Friday, September 30, 2011

Teixeira wrong about wild card additions

Remember that glorious high we all we were feeling around midnight on Wednesday due to the trio of fantastic baseball games deciding the wild card teams in both leagues? It can happen every year if Major League Baseball implements a one-game play-in and adds two more wild card teams, which they seem to be leaning toward doing. But not everyone thinks it’s such a great idea.

Mark Teixeira said such a change would be unfair to great teams because they could be forced to play teams with lesser records in sudden-death games and have their seasons and playoff hopes crushed by one bad call or break in a game. Sorry Tex, but I just don’t agree.

While his scenario certainly could happen, I don’t think that’s a good enough reason not to make a change. First of all, such unfairness is already inherent in the game. How many times have we seen a team head for the playoffs even though a team with a better record heads home simply because they have the misfortune of being in a tougher division? In 2008, the New York Mets, the Houston Astros and the St. Louis Cardinals all missed the playoffs even though they had better records than the National League West champion Los Angeles Dodgers. In 2010, the New York Yankees won five more games in the regular season than the Texas Rangers, but went into the playoffs as the wild card (without home field advantage in any series) because the Tampa Bay Rays were one game better.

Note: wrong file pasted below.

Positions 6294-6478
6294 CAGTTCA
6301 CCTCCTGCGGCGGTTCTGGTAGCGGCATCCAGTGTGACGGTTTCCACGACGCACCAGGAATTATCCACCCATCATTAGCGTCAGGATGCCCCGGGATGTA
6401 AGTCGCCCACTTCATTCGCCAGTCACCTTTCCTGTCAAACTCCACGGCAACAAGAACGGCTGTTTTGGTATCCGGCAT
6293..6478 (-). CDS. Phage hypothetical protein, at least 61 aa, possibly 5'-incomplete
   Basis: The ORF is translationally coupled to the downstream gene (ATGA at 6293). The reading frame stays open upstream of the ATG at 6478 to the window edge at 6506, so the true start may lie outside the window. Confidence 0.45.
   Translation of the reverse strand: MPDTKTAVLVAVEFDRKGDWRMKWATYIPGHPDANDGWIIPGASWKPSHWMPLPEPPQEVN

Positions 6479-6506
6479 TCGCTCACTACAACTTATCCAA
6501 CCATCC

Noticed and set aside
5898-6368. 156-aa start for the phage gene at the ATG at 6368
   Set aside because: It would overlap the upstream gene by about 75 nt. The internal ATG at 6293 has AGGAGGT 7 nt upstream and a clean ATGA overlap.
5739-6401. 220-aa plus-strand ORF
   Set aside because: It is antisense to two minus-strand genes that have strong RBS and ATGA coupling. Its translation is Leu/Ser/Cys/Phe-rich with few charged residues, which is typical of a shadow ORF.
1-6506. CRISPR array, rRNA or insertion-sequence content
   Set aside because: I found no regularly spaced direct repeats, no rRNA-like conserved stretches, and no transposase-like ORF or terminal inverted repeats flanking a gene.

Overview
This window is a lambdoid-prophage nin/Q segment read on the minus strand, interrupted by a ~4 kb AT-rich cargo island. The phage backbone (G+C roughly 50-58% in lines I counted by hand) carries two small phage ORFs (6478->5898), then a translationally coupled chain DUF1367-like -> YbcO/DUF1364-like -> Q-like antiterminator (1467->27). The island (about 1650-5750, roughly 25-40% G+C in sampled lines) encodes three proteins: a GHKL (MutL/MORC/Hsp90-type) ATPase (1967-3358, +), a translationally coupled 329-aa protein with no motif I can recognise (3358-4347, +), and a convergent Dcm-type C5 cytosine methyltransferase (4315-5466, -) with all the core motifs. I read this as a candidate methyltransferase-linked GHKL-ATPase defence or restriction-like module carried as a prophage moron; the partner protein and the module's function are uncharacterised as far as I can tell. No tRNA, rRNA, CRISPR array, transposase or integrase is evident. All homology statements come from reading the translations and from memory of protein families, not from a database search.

The Yankees first baseman thinks Wednesday’s finish is proof that baseball doesn’t need fixing. But that kind of wild, exhilarating finish doesn’t happen all the time. In fact, it’s never happened before in baseball. The only finish that has come close in recent history was the epic 12-inning marathon Game 163 between the Detroit Tigers and Minnesota Twins in 2009, a game that I spent five hours in a hotel room watching because I simply could not leave before someone won. Imagine having that feeling every year, twice over because it’s happening in both leagues.

Tex is absolutely right when he says that baseball is doing it for the money. The ratings and advertising dollars make two Game 163s every year an attractive proposition for baseball and its television partners. But that doesn’t mean they shouldn’t do it. Adding those extra wild card teams would create excitement that would drive people to their TV sets. The thrill of watching four teams battle in sudden-death matches for the right to advance would ensure that the good feelings we had on Wednesday can be replicated year in and year out.

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